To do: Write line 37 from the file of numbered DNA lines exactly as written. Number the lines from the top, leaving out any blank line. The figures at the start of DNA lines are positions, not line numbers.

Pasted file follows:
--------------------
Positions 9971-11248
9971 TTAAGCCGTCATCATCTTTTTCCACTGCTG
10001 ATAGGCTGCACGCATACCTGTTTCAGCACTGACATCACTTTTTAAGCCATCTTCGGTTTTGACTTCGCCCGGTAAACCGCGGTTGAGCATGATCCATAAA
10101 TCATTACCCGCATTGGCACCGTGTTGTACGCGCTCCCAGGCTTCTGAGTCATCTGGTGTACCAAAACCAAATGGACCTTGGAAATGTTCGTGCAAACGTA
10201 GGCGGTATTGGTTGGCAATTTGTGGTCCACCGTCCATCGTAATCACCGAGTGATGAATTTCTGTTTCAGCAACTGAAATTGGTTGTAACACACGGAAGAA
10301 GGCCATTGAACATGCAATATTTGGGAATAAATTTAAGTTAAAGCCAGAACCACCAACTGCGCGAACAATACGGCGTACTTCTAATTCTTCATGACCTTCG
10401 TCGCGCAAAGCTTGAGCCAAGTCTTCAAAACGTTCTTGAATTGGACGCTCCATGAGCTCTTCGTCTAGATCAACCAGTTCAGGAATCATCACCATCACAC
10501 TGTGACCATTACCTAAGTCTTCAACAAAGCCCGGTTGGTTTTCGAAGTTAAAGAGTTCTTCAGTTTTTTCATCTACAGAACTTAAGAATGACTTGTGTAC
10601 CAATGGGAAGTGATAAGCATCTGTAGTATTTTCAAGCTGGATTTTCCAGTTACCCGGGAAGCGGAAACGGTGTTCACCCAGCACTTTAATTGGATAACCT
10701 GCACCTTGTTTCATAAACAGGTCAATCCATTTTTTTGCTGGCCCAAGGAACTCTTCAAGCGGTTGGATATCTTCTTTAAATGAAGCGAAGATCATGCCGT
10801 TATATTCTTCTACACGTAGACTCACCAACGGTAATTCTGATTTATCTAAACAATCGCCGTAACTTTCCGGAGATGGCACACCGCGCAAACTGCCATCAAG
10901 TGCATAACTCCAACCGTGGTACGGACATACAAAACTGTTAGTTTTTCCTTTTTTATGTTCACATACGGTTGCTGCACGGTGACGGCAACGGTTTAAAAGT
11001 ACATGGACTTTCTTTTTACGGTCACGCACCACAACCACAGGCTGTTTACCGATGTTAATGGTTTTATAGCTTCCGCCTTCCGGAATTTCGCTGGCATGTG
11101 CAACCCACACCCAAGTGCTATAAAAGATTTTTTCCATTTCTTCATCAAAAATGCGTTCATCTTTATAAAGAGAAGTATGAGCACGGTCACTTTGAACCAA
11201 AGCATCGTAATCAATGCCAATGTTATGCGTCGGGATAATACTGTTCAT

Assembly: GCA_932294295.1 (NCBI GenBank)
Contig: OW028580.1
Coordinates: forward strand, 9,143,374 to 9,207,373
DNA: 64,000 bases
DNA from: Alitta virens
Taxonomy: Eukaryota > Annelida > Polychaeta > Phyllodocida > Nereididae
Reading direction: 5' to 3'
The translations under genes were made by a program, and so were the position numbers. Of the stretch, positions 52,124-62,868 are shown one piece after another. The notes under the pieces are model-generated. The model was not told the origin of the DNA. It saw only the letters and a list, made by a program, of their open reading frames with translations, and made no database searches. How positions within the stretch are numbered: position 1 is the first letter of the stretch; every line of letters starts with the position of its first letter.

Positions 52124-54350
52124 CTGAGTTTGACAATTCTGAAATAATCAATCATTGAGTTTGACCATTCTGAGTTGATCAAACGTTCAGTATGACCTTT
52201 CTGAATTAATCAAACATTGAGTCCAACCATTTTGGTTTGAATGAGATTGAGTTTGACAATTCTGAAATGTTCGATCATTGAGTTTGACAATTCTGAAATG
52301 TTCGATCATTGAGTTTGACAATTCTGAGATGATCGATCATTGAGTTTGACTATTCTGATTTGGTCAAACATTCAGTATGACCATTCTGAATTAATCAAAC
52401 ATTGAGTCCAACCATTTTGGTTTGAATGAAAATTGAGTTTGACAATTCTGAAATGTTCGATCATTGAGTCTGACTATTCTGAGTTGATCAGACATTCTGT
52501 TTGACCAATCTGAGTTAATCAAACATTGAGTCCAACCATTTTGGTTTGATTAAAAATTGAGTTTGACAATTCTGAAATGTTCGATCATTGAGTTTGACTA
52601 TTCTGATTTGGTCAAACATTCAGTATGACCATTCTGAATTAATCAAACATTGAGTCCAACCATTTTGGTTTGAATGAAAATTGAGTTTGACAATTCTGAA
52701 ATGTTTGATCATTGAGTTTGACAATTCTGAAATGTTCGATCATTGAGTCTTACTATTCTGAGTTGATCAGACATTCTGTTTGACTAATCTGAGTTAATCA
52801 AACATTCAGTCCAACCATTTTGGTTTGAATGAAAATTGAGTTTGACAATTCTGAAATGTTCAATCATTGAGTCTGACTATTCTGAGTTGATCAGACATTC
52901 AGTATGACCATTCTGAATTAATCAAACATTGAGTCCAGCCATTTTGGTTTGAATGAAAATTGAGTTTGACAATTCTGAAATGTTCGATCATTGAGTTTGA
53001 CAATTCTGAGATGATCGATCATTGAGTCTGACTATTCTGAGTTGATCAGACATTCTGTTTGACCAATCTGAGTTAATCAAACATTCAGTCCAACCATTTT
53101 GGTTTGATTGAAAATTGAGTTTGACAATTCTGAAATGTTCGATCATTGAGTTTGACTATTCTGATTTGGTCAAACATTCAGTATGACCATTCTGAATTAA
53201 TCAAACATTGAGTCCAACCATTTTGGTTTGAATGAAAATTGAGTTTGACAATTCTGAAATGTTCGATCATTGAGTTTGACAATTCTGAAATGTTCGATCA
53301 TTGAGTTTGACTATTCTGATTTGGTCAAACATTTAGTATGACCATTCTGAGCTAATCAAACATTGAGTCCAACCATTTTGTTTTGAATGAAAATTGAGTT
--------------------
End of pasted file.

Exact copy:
53301 TTGAGTTTGACTATTCTGATTTGGTCAAACATTTAGTATGACCATTCTGAGCTAATCAAACATTGAGTCCAACCATTTTGTTTTGAATGAAAATTGAGTT